Save, make, understand money

Money Tips

Retirement confidence rises: six steps to boost your pension pot

Joanna Faith
Written By:
Joanna Faith

More Brits are confident they’ll be able to retire comfortably than two years ago, a survey has found.

Just over half (52 per cent) of people now feel confident about their ability to retire comfortably, compared to just under half (48 per cent) in 2017.

However, the research by Aegon reveals many still remain in the dark when it comes to saving for retirement.

One in ten of those polled said they don’t have any pension savings and 36 per cent have never estimated their income needs for retirement.

They risk being unable to maintain their existing lifestyle when they stop working.

Steven Cameron, pensions director at Aegon, said: “It’s encouraging to see an indication of growing confidence over the last two years when it comes to being able to retire comfortably. But we must remain realistic.

“Overconfidence carries risks and people mustn’t be lulled into a false sense of security.”

He said auto-enrolment has led to millions of employees saving more for retirement, but not all will be saving enough to maintain their pre-retirement standard of living.

He also highlighted the growing population of self-employed who are excluded from auto-enrolment and can’t rely on an employer to support their retirement funding.

Steven Cameron’s tips to boosting retirement confidence

  1. Act now, make a plan and start saving.

The sooner you start the longer your savings have to grow. The more savings you have, the more choice you have at retirement. So, work out how much money you might need when you retire.

A good place to start is by basing your financial needs in retirement on your current lifestyle and adapting it to suit the “retired” you. There are online tools available to help you do this or for a personalised picture, seek financial advice.

  1. Patience could pay – retire later

Think carefully about your planned retirement age. You may have 60 or 65 fixed in your mind but being flexible may give you more time to build up enough savings so that you can actually enjoy your retirement in comfort and not be forced to scrimp too much.

  1. Get the full picture. Find out what State pension you will get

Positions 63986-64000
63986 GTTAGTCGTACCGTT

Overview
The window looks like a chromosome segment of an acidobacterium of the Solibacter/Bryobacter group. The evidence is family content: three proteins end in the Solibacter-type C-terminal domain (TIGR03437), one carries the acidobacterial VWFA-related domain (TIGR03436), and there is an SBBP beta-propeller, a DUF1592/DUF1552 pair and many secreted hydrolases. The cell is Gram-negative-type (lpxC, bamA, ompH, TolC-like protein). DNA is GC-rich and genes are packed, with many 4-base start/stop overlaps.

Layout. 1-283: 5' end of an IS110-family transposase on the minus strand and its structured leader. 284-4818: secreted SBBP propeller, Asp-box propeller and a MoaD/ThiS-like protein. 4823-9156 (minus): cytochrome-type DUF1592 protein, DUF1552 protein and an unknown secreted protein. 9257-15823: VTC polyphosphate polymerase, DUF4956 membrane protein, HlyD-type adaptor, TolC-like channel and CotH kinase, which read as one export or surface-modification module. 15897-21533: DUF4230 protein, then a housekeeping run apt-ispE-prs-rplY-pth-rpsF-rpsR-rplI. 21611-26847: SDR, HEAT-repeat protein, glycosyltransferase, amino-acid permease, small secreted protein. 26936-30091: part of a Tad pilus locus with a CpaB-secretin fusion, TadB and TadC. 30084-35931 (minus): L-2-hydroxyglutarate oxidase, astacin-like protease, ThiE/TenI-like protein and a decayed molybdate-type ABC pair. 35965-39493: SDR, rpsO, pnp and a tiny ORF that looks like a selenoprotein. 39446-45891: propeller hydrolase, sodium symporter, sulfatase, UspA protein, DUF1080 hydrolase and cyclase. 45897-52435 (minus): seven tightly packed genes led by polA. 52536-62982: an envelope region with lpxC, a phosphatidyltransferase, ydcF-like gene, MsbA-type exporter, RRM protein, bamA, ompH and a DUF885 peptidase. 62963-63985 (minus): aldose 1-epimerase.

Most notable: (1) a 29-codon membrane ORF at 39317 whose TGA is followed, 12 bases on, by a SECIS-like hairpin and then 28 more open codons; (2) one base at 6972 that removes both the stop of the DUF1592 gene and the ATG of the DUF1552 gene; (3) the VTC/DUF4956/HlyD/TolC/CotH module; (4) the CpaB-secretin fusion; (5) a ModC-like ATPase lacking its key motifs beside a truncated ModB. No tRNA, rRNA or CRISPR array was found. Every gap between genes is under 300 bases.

Check your state pension entitlement and state pension age. This way you’ll know exactly how much you can expect to receive and from when. This will help you work out how much extra you need to save yourself in a pension. Get a State pension forecast online https://www.gov.uk/check-state-pension or ring the Future Pensions Centre helpline on 0345 3000 168.

  1. Keep track of old pension pots

Multiple jobs with different companies means that a lot of people now have more than one pension and it has become easy to lose track of some pension savings. It’s very hard to plan your retirement without a full view of your savings and it’s important everyone has a clear idea of how much their overall pensions are worth and what their state pension entitlement is likely to be.

If you’re not sure whether an old job came with a pension then it’s definitely worth checking. The government offers a pension tracing service which can be found here www.gov.uk/find-pension-contact-details

  1. Review your investments

It’s important to keep track of how the investments within your pension fund are performing and assess whether you might be better off moving to a different investment fund.

When you join a workplace pension your contributions are put into the “default fund”. This is designed to be broadly appropriate for members generally. You might want to consider an investment approach that’s more tailored to your needs. Investment can be daunting for some people but it’s a topic financial advisers can help with. You can find an adviser through www.unbiased.co.uk

  1. Get professional advice 

Planning a retirement income and when to start taking it requires careful consideration and a financial adviser can provide tailored advice to meet your personal needs and circumstances.